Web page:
On the Ass-Burners, my compadres had a little bit more to say. For Sam, “when I started eating [them] my mouth started shaking. They were delicious, but it felt like a bunch of tiny needles were stabbing my lips.” Pete was a little more verbose, starting with “The nose and initial finger-licking had a powerful naga bite, I’m coughing already. The meat and blue cheese dressing balance it and leave a strong but not overpowering burn on the tongue. The heat builds to pain as usual.” When I was placing my order, I was encouraged when the bartender paused after my order to ask if I was sure I wanted the Ass-Burner. That said, I don’t think these were necessarily the hottest wings I’ve had, but they were certainly the most painful. I took one bite, and the heat kept building… and building… and building. For three minutes (I had my stopwatch.) The heat started to even out there, but like Sam, I felt like my entire mouth was having horrific acupuncture. Not just on the surface, but the literal insides of my tongue were in absolute anguish. It stayed this way until about minute 5 before it began to finally cool down, a process which took a while. The problem I had with this sauce was that it was basically just heat for heat’s sake, which I’ve always had trouble endorsing. I do like the thrill of having my mouth be subject to arson, but if there’s no flavor to accompany it it’s just masochism without reward. The flavor of these is… well it’s not great. Beyond the spice it just tasted a little burnt, despite the wing being not actually being overcooked. Whatever points it wins for heat, it sort of loses for the lack of any real taste to talk about. All said and done, it isn’t really advertised as anything but hot, and it does deliver on the heat, but being nothing other than hot burns a hole for a 3/5.
The Ass-Burner may have been a little lackluster, but its sloppy sauce siblings do a good job of picking up the slack, lifting the overall sauce to a 4/5.
The wings here are pretty darn good. They’re fairly average sized, fried just right, and are proportionally meaty and tasty. There isn’t much that is superlative to them, but there’s nothing I can complain about either. The meat is juicy, but doesn’t quite fall off the bone, the skin is cooked exactly how I like it (which is just a step or two below crunchy, sorry crunch boys, but I do like your way too!) When I think of bar wings, this is basically the exact image I conjure in my head. It may not be sexy or stylish, but it’s a great if average wing at 3/5.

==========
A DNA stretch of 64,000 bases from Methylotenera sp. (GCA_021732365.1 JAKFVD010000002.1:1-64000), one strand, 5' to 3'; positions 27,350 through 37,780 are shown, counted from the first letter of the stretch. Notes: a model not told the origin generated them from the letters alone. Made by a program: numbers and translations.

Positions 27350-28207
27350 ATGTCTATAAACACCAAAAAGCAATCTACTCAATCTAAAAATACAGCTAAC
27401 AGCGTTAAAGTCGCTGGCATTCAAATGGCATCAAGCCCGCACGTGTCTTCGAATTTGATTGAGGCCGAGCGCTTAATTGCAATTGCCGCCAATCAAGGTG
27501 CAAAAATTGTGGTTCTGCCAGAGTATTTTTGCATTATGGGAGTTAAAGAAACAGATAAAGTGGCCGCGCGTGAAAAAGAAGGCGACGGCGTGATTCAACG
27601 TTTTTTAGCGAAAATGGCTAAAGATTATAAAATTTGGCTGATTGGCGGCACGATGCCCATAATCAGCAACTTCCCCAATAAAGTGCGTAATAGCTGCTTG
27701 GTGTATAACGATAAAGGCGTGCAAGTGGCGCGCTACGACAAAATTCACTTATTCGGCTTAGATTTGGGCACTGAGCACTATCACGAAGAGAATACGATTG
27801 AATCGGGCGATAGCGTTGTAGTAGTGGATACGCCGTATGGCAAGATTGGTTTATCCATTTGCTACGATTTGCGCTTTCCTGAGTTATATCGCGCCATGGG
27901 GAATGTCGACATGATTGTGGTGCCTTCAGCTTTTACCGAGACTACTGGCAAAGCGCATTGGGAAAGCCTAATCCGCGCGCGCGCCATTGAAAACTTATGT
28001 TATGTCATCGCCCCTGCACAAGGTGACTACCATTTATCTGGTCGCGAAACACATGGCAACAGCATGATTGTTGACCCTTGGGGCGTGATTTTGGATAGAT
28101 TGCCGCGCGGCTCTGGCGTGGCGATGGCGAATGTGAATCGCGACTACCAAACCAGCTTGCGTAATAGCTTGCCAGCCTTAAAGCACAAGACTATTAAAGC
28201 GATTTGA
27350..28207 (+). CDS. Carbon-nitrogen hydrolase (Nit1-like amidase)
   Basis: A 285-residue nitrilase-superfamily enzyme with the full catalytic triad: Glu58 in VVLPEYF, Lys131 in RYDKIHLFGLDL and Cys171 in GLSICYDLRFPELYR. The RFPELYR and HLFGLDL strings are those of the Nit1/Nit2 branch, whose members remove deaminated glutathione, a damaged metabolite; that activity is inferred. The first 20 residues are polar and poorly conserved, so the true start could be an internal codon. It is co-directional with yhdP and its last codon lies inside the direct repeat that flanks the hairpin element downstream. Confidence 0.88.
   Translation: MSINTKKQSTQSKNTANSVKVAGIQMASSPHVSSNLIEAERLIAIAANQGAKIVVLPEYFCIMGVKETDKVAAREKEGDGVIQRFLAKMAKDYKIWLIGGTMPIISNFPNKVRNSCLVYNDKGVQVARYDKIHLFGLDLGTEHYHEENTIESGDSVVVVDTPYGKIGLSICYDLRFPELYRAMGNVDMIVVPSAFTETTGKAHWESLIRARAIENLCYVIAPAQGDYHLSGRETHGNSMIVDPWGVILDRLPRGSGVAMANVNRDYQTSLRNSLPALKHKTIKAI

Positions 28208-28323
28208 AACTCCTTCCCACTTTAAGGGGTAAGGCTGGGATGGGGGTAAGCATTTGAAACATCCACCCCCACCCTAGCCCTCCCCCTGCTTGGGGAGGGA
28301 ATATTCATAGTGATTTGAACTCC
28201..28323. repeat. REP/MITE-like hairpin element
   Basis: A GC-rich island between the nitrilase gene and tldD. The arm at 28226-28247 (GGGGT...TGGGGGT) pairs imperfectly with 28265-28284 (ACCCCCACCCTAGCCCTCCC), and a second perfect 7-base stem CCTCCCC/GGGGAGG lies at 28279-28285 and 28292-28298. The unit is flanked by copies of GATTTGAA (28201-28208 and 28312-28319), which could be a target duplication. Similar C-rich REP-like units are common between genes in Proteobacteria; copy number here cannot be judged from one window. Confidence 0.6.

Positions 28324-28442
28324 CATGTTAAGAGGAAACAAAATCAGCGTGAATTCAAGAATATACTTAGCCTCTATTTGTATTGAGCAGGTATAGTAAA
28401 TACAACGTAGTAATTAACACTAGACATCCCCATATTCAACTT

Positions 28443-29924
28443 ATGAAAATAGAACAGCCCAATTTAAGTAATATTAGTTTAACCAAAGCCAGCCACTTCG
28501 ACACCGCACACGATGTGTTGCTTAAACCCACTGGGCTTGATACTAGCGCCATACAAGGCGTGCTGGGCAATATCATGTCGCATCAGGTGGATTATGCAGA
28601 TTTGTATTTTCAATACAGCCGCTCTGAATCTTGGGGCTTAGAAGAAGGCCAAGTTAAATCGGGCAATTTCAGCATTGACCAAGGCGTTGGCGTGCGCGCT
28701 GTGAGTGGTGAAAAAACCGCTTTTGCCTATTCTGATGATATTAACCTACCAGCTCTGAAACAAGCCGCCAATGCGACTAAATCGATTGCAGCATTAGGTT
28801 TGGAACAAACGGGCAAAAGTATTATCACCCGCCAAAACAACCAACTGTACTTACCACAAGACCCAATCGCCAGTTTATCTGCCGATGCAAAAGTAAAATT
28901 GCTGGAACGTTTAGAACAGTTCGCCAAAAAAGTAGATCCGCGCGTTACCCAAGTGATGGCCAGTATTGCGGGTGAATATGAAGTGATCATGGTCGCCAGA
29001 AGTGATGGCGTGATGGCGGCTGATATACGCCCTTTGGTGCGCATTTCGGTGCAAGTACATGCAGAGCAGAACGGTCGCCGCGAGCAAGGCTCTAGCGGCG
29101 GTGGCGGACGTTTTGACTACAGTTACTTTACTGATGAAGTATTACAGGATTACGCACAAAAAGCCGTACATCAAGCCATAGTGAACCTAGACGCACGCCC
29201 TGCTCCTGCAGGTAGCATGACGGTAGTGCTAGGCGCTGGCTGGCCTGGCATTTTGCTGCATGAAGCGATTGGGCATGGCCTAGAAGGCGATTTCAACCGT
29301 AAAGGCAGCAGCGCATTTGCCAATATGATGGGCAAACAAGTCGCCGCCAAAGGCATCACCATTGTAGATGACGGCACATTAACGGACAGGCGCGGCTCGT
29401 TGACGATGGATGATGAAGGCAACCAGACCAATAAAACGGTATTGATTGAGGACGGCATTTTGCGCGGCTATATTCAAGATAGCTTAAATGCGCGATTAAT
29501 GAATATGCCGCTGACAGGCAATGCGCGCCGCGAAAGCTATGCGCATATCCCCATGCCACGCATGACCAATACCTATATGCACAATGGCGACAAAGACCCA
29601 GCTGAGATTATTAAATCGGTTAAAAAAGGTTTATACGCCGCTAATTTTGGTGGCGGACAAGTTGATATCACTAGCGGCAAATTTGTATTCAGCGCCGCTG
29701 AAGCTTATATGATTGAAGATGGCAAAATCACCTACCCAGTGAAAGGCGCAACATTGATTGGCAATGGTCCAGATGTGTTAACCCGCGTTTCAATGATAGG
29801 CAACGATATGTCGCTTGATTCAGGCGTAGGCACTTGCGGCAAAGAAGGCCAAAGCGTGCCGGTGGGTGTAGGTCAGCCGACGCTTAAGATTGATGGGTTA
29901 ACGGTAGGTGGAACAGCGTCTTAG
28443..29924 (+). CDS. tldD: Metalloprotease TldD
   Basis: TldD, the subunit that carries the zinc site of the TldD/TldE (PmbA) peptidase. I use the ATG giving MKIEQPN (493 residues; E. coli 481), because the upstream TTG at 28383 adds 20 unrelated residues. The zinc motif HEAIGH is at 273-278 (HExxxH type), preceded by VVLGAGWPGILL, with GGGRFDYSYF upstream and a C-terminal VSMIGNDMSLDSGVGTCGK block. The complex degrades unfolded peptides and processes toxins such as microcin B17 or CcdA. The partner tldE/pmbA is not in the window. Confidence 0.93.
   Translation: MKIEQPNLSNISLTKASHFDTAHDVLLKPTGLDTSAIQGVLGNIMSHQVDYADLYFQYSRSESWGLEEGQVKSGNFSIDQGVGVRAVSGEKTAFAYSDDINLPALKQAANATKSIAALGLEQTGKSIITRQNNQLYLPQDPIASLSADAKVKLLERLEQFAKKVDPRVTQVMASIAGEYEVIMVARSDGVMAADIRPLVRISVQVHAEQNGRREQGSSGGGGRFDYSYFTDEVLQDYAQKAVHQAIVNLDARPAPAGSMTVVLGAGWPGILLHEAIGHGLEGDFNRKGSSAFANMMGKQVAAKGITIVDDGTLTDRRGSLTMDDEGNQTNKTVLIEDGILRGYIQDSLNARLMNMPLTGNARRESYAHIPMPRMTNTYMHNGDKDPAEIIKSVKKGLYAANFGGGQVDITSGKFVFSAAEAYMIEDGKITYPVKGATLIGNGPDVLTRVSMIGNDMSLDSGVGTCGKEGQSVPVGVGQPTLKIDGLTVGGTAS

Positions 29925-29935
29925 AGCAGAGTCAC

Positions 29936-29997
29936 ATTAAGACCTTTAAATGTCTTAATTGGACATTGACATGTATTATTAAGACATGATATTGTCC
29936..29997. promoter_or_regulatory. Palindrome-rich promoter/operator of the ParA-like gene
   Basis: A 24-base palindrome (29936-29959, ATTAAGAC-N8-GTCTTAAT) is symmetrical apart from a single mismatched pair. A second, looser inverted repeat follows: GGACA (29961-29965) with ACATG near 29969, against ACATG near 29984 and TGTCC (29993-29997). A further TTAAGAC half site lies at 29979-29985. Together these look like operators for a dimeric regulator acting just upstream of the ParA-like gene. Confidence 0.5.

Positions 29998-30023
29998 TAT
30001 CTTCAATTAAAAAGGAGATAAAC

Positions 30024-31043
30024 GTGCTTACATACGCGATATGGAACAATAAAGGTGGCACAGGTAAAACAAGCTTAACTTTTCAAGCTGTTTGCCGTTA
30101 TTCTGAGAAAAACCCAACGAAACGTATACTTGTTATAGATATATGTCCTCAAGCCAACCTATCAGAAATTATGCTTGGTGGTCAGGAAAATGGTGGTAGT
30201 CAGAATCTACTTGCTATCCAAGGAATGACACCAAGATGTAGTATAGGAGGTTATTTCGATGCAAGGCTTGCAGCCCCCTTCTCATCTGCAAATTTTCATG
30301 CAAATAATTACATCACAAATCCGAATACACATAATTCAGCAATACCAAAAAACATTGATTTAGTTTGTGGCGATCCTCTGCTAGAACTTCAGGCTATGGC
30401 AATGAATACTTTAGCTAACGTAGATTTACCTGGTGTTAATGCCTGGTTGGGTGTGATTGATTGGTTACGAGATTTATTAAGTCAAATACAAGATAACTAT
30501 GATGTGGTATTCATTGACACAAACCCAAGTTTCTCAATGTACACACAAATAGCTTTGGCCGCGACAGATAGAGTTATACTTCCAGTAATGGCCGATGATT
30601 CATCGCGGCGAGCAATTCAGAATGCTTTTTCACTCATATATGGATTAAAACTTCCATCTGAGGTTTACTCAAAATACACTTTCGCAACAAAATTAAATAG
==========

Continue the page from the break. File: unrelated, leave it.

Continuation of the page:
The Hot Take
Again, I think getting wings to go is not the ideal situation under which to review them. I will almost definitely return to the Lion’s Head and give them another shake (or just eat more wings for fun.) They start with a good baseline of a wing and have some appetizing flavors to dress it up in, or you can order the Ass-Burner and watch your friends squirm and lick the blue cheese right out of the ramekin. The wings are wonderful, the price is right, and if you just wanna drink with your friends and sober up on wings, the Lion’s Head does it right, roaring in with a 4/5.
What we didn’t try: Mild, Hot, Nuclear, and BBQ.
While technically you are allowed to take 11 year old kids into bars that serve food for lunch, I recommend not doing it at college bars when there is a college event taking place. Expect to see Sam popping up again whenever we get around to doing a proper wreview of one of my go-to local wingspots.
If you’re a fan of the random links throughout, I apologize that they’re missing this week. They’ll be back, I just have deadlines and the content is a little more important.
As always, the Weekly Wing Wreview and MaxFun.nyc are not affiliated with Maximum Fun or its associated products or brands. But we’re pretty big fans.